+ This video lesson is excerpted from Grammy-winning pop artist, Kimbra’s Vocal Creativity, Arranging, & Production course on Soundfly.
“‘Madhouse’ was a really fun song to work on. It started with Thundercat just warming up on the bass, and he just kind of went ‘blooblidobloop, blooblidobloop…” ~ Kimbra
Kimbra’s “Madhouse” is a song that evokes, well, madness, and the hypnotic sweaty atmosphere of a party dance floor that draws us all in.
The vocal character she occupies and plays here is our vehicle into and through this story, and it all starts with a creepy vocal tone bed, drenched in phase effects.
This is something she talks about in a variety of ways in her exclusive Soundfly course, Kimbra: Vocal Creativity, Arranging, & Production. In this video borrowed from the course, Kimbra discusses how “Madhouse” came together based on jam sessions with friends, including Thundercat. Here’s the song:
“Madhouse” started with her and some friends jamming on a cool-sounding bass line. Kimbra started experimenting with and looping some vocal harmonies to create a background bed on which she could start to build. From there, she began singing little phrases without real words, with effects on her voice to help her get into it.
The first “feelings” she started to get from the song were creepiness and eeriness, so she kept pushing in that direction. She loved a specific “ooor” sound she was making, so turned it into the word “more,” and began to move the song toward a theme of greediness.
The entire process of writing the song is a great example of how every part of Kimbra’s process informs the other parts. The melody helps push the lyrics, which then inform the production, which then reflect back on the melody again, and so on. This is a theme we see throughout Kimbra’s course, and she dives deeper into the multiple approaches an artist can take to create song and music.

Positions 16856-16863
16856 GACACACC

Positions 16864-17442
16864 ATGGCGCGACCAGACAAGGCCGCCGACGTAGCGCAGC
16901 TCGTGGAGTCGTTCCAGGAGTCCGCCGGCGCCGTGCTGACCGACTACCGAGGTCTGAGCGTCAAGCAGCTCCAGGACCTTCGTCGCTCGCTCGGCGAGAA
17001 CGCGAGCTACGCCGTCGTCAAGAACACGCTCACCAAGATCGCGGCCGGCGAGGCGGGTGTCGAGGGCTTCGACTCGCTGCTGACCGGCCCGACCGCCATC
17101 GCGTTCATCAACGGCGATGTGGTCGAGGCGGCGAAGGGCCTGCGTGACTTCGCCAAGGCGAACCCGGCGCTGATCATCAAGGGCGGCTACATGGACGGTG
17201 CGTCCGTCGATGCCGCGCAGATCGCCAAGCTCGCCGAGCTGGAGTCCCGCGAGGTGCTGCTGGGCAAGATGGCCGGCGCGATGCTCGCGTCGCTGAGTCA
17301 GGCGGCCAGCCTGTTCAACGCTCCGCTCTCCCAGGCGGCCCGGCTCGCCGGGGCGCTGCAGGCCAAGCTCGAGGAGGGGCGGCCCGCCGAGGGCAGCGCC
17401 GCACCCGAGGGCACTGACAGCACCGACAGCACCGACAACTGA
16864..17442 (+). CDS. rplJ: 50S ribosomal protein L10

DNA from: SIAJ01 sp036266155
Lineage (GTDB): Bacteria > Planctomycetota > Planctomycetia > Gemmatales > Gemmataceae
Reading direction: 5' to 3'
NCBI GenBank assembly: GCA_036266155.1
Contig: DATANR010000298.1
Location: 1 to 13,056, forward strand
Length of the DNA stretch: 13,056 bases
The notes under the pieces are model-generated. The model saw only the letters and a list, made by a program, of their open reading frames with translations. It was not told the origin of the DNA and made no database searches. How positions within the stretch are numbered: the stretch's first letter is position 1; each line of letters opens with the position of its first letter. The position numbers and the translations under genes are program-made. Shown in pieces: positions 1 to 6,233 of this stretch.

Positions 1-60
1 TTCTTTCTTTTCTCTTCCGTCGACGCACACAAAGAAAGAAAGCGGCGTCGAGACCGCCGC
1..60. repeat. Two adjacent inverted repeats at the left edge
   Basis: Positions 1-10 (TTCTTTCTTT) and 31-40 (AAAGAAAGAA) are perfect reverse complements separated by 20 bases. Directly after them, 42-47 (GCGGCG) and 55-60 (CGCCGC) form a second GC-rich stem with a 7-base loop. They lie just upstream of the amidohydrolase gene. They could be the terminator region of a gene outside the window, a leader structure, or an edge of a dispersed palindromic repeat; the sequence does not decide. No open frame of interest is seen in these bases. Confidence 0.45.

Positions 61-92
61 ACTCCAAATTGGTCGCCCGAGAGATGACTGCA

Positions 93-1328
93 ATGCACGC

Here are the lyrics to “Madhouse:”
One of the best ways to learn more about melody is through transcription. Figuring out what pitches and rhythms are in a melody can help you you analyze it, understand it, and make practical observations about it that you can use in your own writing.
“Madhouse” contains a number of interesting melodic phrases, including:
- The main verse melody that starts at 0:18,
- Lots of background fills and countermelodies throughout played on synths or vocals,
- The pre-chorus at 0:52,
- The chorus melody, which starts at 1:00 or so,
- The bridge melodies that start around 2:18 or so,
- The post-chorus melody at 2:36 or so.
Do you have any favorite melodic moments in the song? If so, pick one or two and transcribe them. Figure out what the notes and rhythms are. If you’re comfortable with music theory, think about how the melody is interacts with the song’s harmony as well.
Don’t stop here!
Continue learning with hundreds of lessons on songwriting, mixing, recording and production, composing, beat making, and more on Soundfly, with artist-led courses by Ryan Lott, Com Truise, Jlin, Kiefer, and Kimbra: Vocal Creativity, Arranging, & Production.